eXtensions - Tuesday 27 November 2018


Cassandra - Nitecore Battery Charger for the Nikon: Reasonably-priced and Effective

By Graham K. Rogers


I had a minor emergency this week when a friend returned my Nikon D850 on Monday evening after a trip to Switzerland. Just after he had left, I discovered that the battery charger was missing. A quick series of messages confirmed that it was at his home and he would return it in a few days. There was a problem: the battery was showing a charge of 42%, not enough for a safe day's shooting; and I had a plan to use it Wednesday morning and throughout the day.

He promised to send it to me by express mail, but that would take at least a day (perhaps more) and I was not willing to take that risk. On Tuesday morning I took a detour to Siam Paragon intending to track down a suitable charger.

At the Paragon mall there are three or four shops selling cameras and accessories. One or two are better than others, so I started at Big Camera where I have had some success in the past. This is a chain group and their stores at other malls may not be to the same standard. The staff here are polite and interested in cameras. They also usually have what I want.

Nitecore UNK1

I just showed the assistant the battery and told her I wanted a charger. I expected a Nikon-branded accessory to appear but I was shown the Nitecore UNK1, which can charge En-EN_L14 type batteries as well as the EN_EL15 type. There are two sides to the charger and the device can charge both types of battery at the same time. The charge comes from a USB 2 connector that is hidden away when not in use. Although the battery from the D850 was not listed, I am aware that the charger for the D7000 would work and that the two batteries are compatible (although the D7000 might have lower lasting performance).

Nitecore display Instead of the flashing red light of Nikon's own battery charger there is a flashing digital display showing charge in a series of steps (as three is complete, so level four flashes until the charge is complete); temperature, which alternates with charge; and Milliamps, alternating with MaH. This last changes to "End" when the process is complete.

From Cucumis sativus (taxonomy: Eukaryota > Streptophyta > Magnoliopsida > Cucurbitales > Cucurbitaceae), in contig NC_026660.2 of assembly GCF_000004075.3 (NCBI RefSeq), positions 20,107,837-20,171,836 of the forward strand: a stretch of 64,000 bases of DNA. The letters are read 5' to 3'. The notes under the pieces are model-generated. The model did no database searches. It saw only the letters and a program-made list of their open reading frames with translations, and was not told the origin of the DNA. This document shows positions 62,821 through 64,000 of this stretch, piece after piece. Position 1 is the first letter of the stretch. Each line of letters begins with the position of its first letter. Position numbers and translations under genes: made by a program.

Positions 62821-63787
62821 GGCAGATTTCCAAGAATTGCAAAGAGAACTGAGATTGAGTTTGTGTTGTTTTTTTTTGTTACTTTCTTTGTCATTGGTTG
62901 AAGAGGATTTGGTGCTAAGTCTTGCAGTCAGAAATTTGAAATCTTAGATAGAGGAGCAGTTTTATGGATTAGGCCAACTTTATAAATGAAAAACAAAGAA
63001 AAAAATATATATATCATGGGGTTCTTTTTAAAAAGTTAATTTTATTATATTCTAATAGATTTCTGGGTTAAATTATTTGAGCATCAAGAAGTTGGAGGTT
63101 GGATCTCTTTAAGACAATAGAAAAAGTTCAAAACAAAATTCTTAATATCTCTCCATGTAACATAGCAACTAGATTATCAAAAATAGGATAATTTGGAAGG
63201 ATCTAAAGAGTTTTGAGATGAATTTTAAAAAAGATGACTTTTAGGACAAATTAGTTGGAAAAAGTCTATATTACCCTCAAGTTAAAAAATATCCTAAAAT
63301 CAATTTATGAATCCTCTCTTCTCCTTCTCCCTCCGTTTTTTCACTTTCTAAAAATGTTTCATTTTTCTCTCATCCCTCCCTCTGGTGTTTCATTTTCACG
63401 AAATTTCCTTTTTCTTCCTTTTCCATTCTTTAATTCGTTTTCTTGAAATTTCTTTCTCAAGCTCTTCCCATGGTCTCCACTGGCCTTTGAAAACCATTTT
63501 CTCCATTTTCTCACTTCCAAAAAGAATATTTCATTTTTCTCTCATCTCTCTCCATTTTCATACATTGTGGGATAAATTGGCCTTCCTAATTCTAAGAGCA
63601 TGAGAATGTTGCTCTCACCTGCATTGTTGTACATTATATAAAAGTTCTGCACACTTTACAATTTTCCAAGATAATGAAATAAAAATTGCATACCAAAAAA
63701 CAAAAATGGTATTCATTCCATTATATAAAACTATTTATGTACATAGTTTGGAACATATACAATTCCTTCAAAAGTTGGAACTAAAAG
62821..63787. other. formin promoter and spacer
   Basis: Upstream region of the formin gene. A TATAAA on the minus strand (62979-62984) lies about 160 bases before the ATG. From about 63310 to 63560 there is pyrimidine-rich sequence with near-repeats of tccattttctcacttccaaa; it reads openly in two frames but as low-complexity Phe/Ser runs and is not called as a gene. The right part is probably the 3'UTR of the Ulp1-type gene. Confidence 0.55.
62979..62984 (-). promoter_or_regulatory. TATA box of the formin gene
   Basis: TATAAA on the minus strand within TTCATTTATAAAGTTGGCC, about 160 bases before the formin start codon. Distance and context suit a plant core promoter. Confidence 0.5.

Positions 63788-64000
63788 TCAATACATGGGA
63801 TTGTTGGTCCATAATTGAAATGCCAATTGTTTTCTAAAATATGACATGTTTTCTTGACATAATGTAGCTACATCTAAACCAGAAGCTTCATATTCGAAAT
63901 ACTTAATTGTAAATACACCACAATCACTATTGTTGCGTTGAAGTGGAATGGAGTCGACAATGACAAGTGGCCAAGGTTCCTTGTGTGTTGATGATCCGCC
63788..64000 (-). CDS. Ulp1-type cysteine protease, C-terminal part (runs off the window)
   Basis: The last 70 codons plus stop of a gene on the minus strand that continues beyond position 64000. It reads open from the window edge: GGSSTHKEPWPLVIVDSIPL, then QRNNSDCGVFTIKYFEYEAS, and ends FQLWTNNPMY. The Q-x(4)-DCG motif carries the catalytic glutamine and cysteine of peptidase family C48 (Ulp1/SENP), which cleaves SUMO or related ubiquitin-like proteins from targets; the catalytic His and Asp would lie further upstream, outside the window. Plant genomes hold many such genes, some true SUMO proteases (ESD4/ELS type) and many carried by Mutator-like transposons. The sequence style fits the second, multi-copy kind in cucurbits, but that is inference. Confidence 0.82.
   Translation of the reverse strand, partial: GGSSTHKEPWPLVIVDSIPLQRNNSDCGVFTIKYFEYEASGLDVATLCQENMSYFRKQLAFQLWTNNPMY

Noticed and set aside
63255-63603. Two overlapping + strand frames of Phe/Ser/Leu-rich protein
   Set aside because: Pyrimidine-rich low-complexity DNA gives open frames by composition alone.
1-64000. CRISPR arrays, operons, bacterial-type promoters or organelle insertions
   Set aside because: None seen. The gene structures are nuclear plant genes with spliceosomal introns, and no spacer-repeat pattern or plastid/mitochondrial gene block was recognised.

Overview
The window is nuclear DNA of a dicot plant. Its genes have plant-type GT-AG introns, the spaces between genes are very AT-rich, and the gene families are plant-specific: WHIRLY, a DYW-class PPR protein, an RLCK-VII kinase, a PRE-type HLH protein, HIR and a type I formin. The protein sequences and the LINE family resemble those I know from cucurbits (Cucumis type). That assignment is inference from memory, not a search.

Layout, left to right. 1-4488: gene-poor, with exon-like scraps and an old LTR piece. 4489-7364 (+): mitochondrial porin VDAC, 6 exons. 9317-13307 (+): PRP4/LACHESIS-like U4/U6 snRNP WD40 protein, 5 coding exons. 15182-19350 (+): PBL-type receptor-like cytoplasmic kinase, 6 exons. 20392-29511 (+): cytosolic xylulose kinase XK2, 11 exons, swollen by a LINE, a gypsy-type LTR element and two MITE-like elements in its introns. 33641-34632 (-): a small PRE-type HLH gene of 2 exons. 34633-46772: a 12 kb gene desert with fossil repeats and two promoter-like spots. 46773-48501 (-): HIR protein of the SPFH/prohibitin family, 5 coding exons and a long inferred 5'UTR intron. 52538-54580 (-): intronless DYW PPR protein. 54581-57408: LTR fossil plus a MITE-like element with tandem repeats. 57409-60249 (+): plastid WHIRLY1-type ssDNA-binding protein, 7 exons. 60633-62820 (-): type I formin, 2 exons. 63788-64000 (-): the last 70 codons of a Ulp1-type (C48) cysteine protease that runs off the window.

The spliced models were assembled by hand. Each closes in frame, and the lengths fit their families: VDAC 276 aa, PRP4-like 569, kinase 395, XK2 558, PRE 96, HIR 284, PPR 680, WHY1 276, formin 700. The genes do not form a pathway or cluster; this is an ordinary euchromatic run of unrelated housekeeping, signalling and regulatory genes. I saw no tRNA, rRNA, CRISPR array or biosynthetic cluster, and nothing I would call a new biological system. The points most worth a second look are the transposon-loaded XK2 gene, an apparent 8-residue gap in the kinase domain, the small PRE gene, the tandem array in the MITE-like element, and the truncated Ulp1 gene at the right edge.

A look at the documentation in 9 languages, showed some clear information in (I was surprised by this) excellent English. The company which is based in China had taken the time to have this properly edited: something many organisations are poor at doing. The document did not show the D850, but I (rightly) reasoned that this had probably been printed a while back.

As well as the clear information on paper, Nitecore has a good web-site which is clear and easy to read. Again someone has taken care of the language. A search for the Nitecore UNK1 quickly gave me the information that I wanted, including the point that the D850 was now included: the battery was covered.

As a note, I had seen online that it was not possible to charge the Nikon using USB as the voltage required is 7v, while the USB 2 specification is for 5v. The Nitecore UNK1 uses USB for its power input but the documentation shows output of 8.4v: there is a voltage step-up mechanism (transformer or the like) included in this compact charger. The cost to me was 990 baht (about $30), which did not break the bank.

Graham K. Rogers teaches at the Faculty of Engineering, Mahidol University in Thailand. He wrote in the Bangkok Post, Database supplement on IT subjects. For the last seven years of Database he wrote a column on Apple and Macs. After 3 years writing a column in the Life supplement, he is now no longer associated with the Bangkok Post. He can be followed on Twitter (@extensions_th)



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